by Julie Austin | April 01, 2016

As an association executive, you want your events to be unique and original. You want your members to come back year after year. And you want the word to spread about how valuable your programs are so that attendance and membership increases. In general, meeting these goals can be an efficient process. But when it comes to planning meetings with a committee, it can be slower going or, in some cases, downright frustrating. That’s because of “groupthink.”

Coined by social psychologist Irving Janis in 1972, groupthink refers to a situation in which a homogeneous group aims for consensus. In such groups, people avoid speaking up or going against the grain in order to keep the peace. They will make decisions that are against common sense, or they may fail to share original ideas in order to conform. Needless to say, groupthink remains one of the biggest killers of creativity and innovation in organizations.

While you may have already implemented measures to avoid groupthink in board meetings, if you plan your association events with a committee and wonder why they fall short or why you end up with the same, dull events year after year, maybe groupthink has crept into the planning process there as well. Fortunately, there are ways to turn that situation around. I once pitched a reality-show concept to a pioneer in that industry and was invited into the creative process to see how it all comes together. I learned a lot about how to avoid groupthink during that experience, and I’m going to share five key points. Because, essentially, TV show producers and an event-planning committee have the same aim: to put on a good show that’s going to drive up ratings and numbers.

1. Bring in an impartial outsider. Bring someone to each meeting who knows nothing about your project. Even better: Bring someone who knows nothing about your industry. He or she will be able to look at things your committee is considering with a fresh, unbiased perspective and won’t be influenced (or mired) by history.

2. Have people write down and submit anonymous suggestions. Place all suggestions in a box, then read them out loud. If everyone else likes an idea, you can feel free to claim it or not. Since the ideas are anonymous, everyone should feel free to comment on them without judgment. The object of this exercise is to stimulate creativity. You’ll find that it results in many more unique ideas than you would have had when things weren’t anonymous.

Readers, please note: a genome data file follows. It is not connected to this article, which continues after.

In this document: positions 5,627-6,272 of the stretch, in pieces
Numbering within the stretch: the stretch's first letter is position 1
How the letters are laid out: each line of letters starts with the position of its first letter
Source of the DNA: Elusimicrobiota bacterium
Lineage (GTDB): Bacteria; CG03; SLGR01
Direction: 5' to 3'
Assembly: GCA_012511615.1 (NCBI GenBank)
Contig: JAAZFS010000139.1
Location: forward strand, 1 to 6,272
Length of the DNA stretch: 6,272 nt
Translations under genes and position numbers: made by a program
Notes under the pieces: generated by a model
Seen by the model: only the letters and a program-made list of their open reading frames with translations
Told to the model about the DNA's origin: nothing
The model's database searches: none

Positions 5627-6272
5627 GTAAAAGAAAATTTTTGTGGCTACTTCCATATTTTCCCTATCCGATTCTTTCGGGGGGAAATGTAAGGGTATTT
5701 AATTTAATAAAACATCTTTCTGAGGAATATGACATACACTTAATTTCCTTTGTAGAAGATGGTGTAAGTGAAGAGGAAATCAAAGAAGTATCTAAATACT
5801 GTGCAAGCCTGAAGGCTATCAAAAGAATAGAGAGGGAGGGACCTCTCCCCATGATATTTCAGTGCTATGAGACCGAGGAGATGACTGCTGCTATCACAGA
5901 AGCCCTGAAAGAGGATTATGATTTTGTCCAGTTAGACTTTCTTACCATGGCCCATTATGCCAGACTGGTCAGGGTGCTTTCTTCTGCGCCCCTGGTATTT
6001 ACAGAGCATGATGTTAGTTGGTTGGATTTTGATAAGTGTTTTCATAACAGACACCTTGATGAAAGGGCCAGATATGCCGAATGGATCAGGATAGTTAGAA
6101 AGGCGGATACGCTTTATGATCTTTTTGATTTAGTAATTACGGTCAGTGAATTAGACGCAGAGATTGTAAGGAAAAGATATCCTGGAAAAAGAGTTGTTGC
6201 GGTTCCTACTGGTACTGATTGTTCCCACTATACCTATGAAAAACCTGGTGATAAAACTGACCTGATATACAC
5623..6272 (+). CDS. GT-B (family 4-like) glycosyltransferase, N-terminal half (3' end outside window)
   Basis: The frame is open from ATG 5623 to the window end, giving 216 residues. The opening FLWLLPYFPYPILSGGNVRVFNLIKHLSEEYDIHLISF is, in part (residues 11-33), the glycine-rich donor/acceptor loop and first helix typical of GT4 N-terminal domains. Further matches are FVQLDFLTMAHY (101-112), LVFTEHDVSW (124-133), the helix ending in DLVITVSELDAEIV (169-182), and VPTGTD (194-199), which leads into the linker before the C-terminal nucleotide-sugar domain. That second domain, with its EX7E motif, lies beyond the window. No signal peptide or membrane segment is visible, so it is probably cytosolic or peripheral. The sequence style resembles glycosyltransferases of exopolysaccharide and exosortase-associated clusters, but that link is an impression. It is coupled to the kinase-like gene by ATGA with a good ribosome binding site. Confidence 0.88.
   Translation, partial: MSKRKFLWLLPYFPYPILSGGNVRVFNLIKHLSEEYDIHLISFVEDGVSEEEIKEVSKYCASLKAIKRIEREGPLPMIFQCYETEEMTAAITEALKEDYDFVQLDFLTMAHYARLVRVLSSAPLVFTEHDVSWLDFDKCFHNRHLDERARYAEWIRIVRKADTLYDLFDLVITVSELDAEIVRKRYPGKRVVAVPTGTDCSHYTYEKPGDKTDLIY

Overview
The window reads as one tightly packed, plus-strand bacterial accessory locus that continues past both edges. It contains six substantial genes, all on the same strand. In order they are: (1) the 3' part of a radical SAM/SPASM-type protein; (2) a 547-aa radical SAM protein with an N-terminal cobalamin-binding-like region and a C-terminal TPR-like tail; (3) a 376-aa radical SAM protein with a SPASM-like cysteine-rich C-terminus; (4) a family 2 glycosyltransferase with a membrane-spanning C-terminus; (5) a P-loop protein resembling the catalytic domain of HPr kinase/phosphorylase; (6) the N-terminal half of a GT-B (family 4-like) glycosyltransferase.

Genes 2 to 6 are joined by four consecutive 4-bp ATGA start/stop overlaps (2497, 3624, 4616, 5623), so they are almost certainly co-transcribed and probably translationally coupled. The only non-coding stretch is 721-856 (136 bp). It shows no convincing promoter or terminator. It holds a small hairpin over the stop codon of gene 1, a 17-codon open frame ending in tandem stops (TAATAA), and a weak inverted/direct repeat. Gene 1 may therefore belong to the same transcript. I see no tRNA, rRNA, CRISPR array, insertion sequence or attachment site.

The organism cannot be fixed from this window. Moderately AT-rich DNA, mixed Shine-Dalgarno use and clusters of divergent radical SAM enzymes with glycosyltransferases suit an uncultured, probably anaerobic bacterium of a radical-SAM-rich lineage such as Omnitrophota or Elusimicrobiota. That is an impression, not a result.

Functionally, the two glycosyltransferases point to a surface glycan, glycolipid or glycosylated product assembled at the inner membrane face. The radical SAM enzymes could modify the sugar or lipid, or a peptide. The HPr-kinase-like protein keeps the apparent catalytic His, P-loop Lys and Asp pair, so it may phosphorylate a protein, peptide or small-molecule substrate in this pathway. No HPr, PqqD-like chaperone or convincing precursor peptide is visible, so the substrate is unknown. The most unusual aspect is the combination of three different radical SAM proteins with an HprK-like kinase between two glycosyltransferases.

3. Break into small, diverse groups to discuss ideas. Sometimes people will speak their minds more freely in a small group because the environment feels less pressured. Also, groups with a diverse makeup will foster innovation because the discourse won’t be limited to similar perspectives when approaching a problem. So try to group together people from different cultures, genders, races, ages and educational backgrounds.

4. Have a devil’s advocate in the room. Always have one person responsible for challenging an idea and giving all the reasons it wouldn’t work. This person is important because, as in the case of the TV show, the team counts on him or her to explain exactly why a shot couldn’t be done or when a storyline wasn’t believable, no matter how much the group likes the idea. The devil’s advocate probably won’t be the most popular person in the room, however, so tap a different person to play the role each meeting—it gives everyone an equal opportunity to be the bad guy.

5. Appoint someone to be the opposite of the devil’s advocate. No matter how wild and crazy the ideas are, this person would be tasked with pushing on in favor of wild and crazy, always asking, “Why not?” This will keep you from shooting down all ideas before they’re thought through.

Even if you plan your meetings with the help of a committee, they can still result in fresh and unique programming. Using these techniques will prevent the occurrence of groupthink at your next planning session and let committee members’ ideas run free. Get the ball rolling and your upcoming function could be the big hit of the season—or better yet—the year.